"I can think of no more accurate term to apply to those Republican senators who are bitterly protesting that the Senate majority used its undoubted constitutional power to prevent the minority from keeping the president from making those appointments to judicial and executive offices to which he is constitutionally entitled. Until recently, Republicans were using the ability to prevent the majority from acting to keep President Obama from filling three vacancies on the circuit Court of Appeals in the District of Columbia. Note that the president was not seeking to add judges to that court beyond what is statutorily established; he is simply trying to fill three vacancies, exactly as all of his predecessors had been able to do. The political point is that this is the court that hears all appeals of regulations adopted by executive agencies according to the statutory authority they have been given."

Barack Obama Is Not George W. Bush (New York Magazine, 12/20/13)
Jonathan Chait: "Obama’s prospects for executive action are actually stronger now. The main impediments to an aggressive regulatory agenda were twofold. First, Republicans could stop regulations by blocking nominees for major agencies. Second, they held a functional majority on the D.C. Circuit Court, and stood poised to block Obama’s environmental and financial reforms. Republicans understood full well the importance of that court to Obama’s second term. (McConnell, again, identified the crucial dynamic: Obama’s second-term agenda, he said, “runs straight through the D.C. Circuit.”) That’s why Republicans took the extraordinary step of declaring a full blockade on any nominee for the court’s three vacancies, however ideologically moderate. And it’s why the Senate Democrats’ decision to abolish the judicial filibuster looms so large. With a stroke, they eliminated the strongest leverage Republicans have to gum up the president’s second term. Obama has managed to seat nominees to the Federal Housing Authority and the Consumer Financial Protection Bureau. And the odds that the court will overturn new regulations have diminished sharply."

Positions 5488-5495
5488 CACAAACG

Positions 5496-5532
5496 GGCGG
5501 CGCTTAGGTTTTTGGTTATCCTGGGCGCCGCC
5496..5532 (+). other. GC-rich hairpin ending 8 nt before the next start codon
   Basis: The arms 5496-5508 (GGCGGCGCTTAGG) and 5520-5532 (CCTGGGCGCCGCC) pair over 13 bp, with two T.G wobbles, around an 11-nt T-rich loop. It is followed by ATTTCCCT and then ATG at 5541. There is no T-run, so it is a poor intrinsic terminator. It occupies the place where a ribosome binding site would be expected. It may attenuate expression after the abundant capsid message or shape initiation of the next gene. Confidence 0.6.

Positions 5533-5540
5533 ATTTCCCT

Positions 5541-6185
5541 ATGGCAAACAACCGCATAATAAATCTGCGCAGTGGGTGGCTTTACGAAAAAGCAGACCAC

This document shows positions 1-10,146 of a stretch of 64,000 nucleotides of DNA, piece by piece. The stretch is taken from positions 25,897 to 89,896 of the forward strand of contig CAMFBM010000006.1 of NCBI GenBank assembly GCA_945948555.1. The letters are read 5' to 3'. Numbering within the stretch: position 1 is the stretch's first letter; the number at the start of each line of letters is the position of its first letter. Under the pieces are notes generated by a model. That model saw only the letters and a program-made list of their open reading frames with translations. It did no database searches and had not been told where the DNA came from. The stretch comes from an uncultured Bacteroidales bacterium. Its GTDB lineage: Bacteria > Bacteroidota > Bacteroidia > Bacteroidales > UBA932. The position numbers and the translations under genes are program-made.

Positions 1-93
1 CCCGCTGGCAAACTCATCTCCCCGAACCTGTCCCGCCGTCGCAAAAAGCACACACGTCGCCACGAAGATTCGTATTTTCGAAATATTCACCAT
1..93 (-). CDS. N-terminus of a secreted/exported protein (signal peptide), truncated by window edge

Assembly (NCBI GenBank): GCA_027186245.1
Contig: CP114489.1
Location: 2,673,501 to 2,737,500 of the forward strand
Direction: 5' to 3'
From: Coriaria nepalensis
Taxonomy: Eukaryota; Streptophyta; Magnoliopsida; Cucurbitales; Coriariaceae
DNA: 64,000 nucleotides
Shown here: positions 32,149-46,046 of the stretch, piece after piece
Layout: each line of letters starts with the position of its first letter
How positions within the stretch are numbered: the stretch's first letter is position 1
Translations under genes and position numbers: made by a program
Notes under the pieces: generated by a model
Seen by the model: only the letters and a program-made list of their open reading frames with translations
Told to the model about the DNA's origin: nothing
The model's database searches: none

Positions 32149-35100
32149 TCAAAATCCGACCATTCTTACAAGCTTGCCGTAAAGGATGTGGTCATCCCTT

Confirmation checklist for post-nuclear Senate (The Hill, 12/19/13)
By Prof. Carl Tobias

A more functional Senate (Maddow Blog {MSNBC], 12/17/13)
Steve Benen: "the Senate has confirmed 13 executive-branch and judicial nominees in just 7 days. How many of them would have been delayed or blocked by Republican obstructionism under the old filibuster rules? According to a Democratic Senate source, all 13....GOP senators had some ideas last week about pushing back against procedural progress, but their plan failed rather spectacularly. Apparently, however, they’re not done strategizing on how best to inject more dysfunction into the year-end process."

Republicans Set Themselves Up for Judicial Failure: After picking a fight over a court appointee the GOP didn't really oppose, they're stuck watching liberals advance. (National Journal, 12/16/13)